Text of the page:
Back in SF, my friend Rachel introduced me to Parisian-style macarons at La Boulangerie, something quite different from the coconut macaroons that I was already in love with. In short, two fragile domes made of whipped egg whites, sugar and almond flour sandwich a sweet filing. It's a quick burst of flavor with an at-once delicate, chewy, and creamy texture. To make them even more fun, they have to be consumed in 24 hours or they deflate and lose their magic.
Once in Zurich, I discovered Luxemburgerlis at Sprüngli, which I have up until now mistaken as Parisian macarons based on my experience at La Boulangerie. Then I went to Paris and found something entirely different. It's all the same idea. But while all Luxemburgerlis have a cream filling, Parisian macarons have all sorts of sweet stuff inside: caramel, jelly, ganache, etc. Plus the luxemburgerli domes are perfectly smooth, round and tall, while macarons are lumpy and squat as shown above. This may sound negative, but it actually makes for a quite pleasurable mouthfeel. Based on my limited experience, I think Parisian macarons are also a bit more expensive. I paid about 2 euros per macaron, while luxemburgerlis are only about .40 euros. Of course, they are also much smaller, but then you can sample more flavors for less money.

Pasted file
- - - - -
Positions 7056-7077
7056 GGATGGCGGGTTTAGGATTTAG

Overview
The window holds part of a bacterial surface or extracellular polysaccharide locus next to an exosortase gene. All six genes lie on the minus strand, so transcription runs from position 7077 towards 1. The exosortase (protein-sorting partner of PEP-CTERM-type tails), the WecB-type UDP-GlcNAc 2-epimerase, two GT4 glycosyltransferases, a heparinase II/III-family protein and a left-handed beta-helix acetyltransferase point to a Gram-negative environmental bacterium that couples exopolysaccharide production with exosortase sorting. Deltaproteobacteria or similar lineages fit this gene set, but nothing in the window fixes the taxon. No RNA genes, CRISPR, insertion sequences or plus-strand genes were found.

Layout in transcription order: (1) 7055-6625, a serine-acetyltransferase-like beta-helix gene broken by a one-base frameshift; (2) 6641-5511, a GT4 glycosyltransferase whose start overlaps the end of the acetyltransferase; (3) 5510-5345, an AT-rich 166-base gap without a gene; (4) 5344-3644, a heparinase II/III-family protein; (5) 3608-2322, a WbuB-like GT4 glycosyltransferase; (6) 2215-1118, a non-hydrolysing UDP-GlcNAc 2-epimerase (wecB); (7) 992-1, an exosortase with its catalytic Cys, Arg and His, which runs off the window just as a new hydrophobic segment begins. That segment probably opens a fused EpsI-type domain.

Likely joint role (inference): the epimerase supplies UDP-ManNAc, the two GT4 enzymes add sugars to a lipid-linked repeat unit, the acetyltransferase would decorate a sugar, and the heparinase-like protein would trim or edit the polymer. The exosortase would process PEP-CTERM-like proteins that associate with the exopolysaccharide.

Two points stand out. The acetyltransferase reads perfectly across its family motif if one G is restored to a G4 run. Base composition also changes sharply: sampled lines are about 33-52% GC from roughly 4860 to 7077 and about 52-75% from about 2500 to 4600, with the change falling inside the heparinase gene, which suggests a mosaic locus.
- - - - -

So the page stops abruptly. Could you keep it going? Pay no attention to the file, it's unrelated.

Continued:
Lastly, this picture demonstrates why you shouldn't carry around macarons in your backpack, smash city. Thank you Sprüngli for always packing theirs in a box, never a bag.